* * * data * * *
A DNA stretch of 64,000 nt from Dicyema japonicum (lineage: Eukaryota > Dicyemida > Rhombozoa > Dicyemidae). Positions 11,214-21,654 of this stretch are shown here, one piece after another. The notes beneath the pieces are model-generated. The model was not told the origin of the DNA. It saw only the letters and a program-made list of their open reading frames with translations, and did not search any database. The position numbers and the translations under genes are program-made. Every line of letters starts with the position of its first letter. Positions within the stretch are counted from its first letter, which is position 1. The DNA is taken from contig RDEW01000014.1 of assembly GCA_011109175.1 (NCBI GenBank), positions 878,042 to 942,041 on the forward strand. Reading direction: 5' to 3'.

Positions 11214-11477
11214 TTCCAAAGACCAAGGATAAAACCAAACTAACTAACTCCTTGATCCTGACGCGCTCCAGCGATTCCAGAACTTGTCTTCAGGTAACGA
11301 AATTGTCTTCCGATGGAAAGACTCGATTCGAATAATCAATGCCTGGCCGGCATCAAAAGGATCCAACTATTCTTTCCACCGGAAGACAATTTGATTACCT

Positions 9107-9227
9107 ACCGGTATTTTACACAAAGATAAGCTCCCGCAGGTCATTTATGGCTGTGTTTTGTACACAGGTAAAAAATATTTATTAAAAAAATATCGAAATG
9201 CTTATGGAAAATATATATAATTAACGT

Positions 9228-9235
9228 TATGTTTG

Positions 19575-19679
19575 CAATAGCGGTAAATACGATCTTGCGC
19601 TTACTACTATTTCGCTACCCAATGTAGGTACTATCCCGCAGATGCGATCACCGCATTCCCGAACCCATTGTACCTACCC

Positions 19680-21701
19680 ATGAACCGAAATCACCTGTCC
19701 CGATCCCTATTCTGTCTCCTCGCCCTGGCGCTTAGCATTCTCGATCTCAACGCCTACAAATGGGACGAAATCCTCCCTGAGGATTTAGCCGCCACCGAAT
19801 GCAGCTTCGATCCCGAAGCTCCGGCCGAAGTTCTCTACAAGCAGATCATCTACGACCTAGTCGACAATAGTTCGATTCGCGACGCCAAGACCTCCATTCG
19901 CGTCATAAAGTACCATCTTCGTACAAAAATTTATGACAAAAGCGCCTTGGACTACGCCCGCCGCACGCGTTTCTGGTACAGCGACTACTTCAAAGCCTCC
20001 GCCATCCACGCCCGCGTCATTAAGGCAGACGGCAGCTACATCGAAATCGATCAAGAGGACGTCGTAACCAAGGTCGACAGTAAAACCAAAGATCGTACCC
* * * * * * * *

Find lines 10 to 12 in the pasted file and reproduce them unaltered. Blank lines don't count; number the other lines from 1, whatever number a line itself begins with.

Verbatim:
Positions 19575-19679
19575 CAATAGCGGTAAATACGATCTTGCGC
19601 TTACTACTATTTCGCTACCCAATGTAGGTACTATCCCGCAGATGCGATCACCGCATTCCCGAACCCATTGTACCTACCC